Gov. Cuomo to sign bill overturning law that kept police disciplinary records secret
Gov. Andrew Cuomo is expected to sign a bill that will overturn a law shielding police disciplinary records.
Thousands of people have been marching for a repeal of the law, as well as many advocates pushing for the repeal of 50-a.
The decades-old law kept law enforcement officers disciplinary records secret, stopping the public from knowing about police misconduct or anything that had to do with any action taken against an officer. Advocates have been demanding to end what some call the "secrecy law."
Meanwhile, the City Council Committee on Public Safety presented six bills that will make it easier to report police misconduct. Some include requiring police officers to have visible badge numbers, establishing an early intervention system to better identify officers with performance issues, as well as a bill reaffirming the right for New Yorkers to record police.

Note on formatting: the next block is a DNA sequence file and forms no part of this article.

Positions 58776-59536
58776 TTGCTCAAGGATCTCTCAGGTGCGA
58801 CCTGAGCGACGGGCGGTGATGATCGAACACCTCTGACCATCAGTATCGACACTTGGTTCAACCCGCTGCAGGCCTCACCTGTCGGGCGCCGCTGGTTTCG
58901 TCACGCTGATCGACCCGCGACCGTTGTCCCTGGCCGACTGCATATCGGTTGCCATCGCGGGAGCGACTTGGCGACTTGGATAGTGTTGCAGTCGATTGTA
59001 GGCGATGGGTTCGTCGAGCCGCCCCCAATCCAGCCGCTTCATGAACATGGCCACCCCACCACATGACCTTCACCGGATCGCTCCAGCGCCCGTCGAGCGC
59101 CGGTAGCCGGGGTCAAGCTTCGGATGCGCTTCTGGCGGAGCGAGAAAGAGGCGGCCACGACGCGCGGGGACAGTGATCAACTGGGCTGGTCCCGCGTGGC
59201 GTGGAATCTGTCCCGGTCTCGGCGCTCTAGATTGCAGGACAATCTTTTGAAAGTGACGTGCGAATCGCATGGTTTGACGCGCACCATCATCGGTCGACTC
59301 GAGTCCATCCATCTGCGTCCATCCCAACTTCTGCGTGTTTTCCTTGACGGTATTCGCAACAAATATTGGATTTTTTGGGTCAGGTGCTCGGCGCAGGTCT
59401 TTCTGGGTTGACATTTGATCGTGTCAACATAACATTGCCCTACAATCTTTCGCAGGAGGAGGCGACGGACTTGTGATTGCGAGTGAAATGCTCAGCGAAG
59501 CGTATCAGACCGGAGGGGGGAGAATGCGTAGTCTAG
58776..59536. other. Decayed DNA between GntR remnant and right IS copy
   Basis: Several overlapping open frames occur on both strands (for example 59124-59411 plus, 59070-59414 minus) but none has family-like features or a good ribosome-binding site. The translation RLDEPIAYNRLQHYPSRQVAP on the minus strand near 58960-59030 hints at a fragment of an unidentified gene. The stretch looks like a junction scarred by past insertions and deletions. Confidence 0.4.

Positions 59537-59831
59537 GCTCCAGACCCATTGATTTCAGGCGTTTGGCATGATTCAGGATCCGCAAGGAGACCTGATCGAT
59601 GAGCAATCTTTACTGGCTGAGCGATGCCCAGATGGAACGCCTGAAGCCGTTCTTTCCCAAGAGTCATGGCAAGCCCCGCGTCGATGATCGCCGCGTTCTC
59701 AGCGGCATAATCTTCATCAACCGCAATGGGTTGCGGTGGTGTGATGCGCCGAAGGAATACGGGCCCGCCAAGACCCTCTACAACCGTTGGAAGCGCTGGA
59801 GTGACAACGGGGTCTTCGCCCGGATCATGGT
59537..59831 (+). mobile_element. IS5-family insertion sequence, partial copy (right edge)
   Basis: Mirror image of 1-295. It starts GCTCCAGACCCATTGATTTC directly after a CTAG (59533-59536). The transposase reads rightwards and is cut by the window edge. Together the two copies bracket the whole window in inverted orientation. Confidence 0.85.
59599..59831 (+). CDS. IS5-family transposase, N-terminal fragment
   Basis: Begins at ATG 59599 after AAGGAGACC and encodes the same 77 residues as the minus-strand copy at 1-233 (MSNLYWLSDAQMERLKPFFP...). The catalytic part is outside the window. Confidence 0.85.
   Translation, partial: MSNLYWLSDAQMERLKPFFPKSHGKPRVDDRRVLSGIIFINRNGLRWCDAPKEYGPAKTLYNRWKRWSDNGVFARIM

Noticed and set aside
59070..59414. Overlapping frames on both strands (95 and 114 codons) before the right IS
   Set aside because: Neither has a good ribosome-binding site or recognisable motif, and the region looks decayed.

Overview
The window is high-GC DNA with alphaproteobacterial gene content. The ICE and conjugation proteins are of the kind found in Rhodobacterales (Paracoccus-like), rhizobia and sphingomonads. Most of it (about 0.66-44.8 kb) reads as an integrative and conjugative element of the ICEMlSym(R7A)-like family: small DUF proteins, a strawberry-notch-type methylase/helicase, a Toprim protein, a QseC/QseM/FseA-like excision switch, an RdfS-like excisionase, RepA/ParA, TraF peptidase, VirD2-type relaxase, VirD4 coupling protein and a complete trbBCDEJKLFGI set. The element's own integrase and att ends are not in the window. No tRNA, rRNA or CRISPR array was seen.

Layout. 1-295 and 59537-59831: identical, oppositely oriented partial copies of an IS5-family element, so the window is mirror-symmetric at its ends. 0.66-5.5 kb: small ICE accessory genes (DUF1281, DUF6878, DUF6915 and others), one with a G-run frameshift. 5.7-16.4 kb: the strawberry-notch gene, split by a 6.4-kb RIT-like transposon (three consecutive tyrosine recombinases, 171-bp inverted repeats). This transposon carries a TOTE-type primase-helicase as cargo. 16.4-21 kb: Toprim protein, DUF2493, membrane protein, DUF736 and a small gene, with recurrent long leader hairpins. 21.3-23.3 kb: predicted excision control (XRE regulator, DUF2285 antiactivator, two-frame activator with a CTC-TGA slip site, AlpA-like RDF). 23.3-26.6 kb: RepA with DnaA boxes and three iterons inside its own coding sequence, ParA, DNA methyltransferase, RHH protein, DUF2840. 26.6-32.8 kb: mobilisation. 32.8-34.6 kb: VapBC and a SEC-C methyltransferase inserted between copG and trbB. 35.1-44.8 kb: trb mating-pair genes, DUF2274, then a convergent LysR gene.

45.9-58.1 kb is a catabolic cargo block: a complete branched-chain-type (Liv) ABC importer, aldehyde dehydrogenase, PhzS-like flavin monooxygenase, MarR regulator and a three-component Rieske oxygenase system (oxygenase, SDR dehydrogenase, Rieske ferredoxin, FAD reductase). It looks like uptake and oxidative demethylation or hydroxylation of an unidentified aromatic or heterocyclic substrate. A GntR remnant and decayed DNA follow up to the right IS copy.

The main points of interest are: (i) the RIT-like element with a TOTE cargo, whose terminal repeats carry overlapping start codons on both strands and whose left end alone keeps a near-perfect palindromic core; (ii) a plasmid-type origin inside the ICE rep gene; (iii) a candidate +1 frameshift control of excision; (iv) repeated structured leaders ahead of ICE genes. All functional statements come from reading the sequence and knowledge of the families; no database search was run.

State Sen. Jamaal Bailey, who proposed the bill to repeal 50-a, told News 12 repealing that provision would make officers' records and misconduct complaints public.
“We respect and appreciate the incredibly difficult job that law enforcement does. I know that sometimes there's always a disconnect when you do law enforcement related bills. I just want to ensure that we have the ability to see if there are bad apples on the force, that we have the transparency and the ability to look at the records so that we can trust the police department like I want to, like you want to, like everybody wants to,” says Sen. Bailey.
Gov. Cuomo is expected to sign the bill this week.